Chris Froome and Nairo Quintana on Mont Ventoux
On stage 15, Chris Froome won cycling. I don’t mean he won at cycling, as in winning a race. I mean that even if he doesn’t go on to win the Tour, he won the sport of cycling.
The longest stage for 13 years, the 100th Tour de France, a stage finish atop Mont Ventoux, on Bastille Day and he finished first while wearing the yellow jersey. That is pretty much cycling perfection.
There were almost 220km to get the legs warmed up before Mont Ventoux. Peter Sagan got into the break and claimed the 20 points available at the intermediate sprint. After that, he eased off and even found time to do some one-handed wheelies just before the peloton swallowed him up.
Wheelies are just one of Sagan’s tricks. Here’s how he parks his bike. You’ve got to love him.
No, I mean that literally. You actually do.
Nairo Quintana’s attack
Once the climb had begun, Nairo Quintana took off and quickly overhauled all of the day’s breakaway riders. Once again, he looked like doing so required precisely no effort whatsoever, but I’ll come back to that in a second.
Behind him, the whittling was taking place and riders were dropping off the back in a steady stream. When Richie Porte took a turn on the front, the lead group pretty much disintegrated and when there was just Porte, Froome and Alberto Contador present, Froome decided it was time to accelerate. For a second, Contador stayed with him, but then suddenly, in the space of a single corner, he disappeared from view as Froome’s manic seated pedalling took him away.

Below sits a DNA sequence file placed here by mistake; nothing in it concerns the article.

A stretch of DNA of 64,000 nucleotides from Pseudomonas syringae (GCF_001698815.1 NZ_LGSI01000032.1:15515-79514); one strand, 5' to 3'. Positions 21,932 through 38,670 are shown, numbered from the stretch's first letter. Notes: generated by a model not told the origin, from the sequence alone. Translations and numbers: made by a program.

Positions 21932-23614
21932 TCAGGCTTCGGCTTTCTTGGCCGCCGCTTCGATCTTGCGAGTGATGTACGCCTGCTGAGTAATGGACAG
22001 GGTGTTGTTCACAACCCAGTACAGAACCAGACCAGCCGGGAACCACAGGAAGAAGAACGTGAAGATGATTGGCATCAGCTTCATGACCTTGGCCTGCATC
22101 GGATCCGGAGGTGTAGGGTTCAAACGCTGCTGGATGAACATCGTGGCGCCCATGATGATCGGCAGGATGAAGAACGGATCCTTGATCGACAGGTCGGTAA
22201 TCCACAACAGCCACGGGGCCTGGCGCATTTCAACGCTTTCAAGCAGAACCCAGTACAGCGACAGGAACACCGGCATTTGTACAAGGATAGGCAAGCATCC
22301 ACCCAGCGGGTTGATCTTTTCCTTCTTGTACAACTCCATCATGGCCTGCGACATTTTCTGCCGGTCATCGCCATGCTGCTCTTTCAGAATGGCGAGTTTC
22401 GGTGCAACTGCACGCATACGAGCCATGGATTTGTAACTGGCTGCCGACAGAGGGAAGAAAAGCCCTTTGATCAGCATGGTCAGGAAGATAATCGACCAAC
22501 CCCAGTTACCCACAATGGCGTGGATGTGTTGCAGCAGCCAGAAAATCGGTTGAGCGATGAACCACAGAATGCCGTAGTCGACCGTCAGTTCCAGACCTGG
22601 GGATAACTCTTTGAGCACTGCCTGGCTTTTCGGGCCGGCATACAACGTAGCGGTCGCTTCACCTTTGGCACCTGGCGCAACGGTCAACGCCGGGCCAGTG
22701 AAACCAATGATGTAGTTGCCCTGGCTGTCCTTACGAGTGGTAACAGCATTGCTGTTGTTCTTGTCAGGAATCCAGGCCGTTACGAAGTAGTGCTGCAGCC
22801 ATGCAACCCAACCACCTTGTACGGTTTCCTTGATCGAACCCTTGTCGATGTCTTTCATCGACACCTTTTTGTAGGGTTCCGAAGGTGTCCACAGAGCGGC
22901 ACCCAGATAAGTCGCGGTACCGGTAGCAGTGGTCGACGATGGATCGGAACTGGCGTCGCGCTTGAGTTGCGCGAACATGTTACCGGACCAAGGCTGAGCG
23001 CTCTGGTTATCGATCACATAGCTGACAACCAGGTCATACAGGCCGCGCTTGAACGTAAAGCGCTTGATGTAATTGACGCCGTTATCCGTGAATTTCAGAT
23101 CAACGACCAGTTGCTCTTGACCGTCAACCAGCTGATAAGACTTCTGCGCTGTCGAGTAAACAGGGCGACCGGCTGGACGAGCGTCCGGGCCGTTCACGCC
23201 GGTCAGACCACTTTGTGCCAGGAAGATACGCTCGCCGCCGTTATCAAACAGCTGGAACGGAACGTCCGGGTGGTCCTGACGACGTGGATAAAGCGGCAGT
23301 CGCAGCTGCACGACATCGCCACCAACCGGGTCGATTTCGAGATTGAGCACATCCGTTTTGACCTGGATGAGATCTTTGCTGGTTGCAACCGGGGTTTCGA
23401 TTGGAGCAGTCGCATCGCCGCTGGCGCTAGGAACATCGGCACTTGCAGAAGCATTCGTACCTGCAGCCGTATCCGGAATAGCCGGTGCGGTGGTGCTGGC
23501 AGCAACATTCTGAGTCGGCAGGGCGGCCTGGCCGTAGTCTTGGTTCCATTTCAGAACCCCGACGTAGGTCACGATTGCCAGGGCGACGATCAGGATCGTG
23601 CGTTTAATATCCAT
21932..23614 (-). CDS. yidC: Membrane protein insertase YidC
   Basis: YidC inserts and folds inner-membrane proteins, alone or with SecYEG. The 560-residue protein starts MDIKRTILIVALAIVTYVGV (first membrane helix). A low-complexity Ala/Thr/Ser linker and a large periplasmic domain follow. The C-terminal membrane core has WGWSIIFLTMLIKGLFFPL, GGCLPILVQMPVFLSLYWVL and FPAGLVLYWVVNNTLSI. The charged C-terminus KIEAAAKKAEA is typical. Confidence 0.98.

Froome v Quintana
Soon enough, Froome made contact with Quintana, but the Colombian wasn’t going down without a blank-faced fight. Froome attacked a couple of times, but Quintana responded, again looking like this demanded no effort. But the blank face was a red herring. Eventually he couldn’t follow any longer, his face betraying nothing even as Froome slid away from him.
I think we can safely say that Nairo Quintana has a non-expressive face. This was confirmed at the presentation ceremony when he still bore that same facial expression when receiving the white jersey for best young rider as well as for a subsequent interview.
Obviously, everyone lost time to Froome, but Joaquim Rodriguez finally showed his face, overtaking a bunch of people in the final kilometre or so to finish fourth. He’s eighth overall and while the yellow jersey is out of reach, perhaps he’s coming into form in time for the mountainous final week. Watch out for him. He’s fun.
Has Chris Froome won the 2013 Tour de France
No. There’s broken collarbones to be evaded, if nothing else. There’s also one final riding quality he still needs to display. We knew he could climb and time trial and on the race’s longest stage, he has proven his stamina as well. The final test is recovery. The mountain stages come one on top of another in the final week, so one day’s effort can have an impact the next day. You wouldn’t bet against him on current form though.
Rest day on Monday
I should probably do some sort of summary or a list of quirky highlights or something. More likely I’ll do sod all.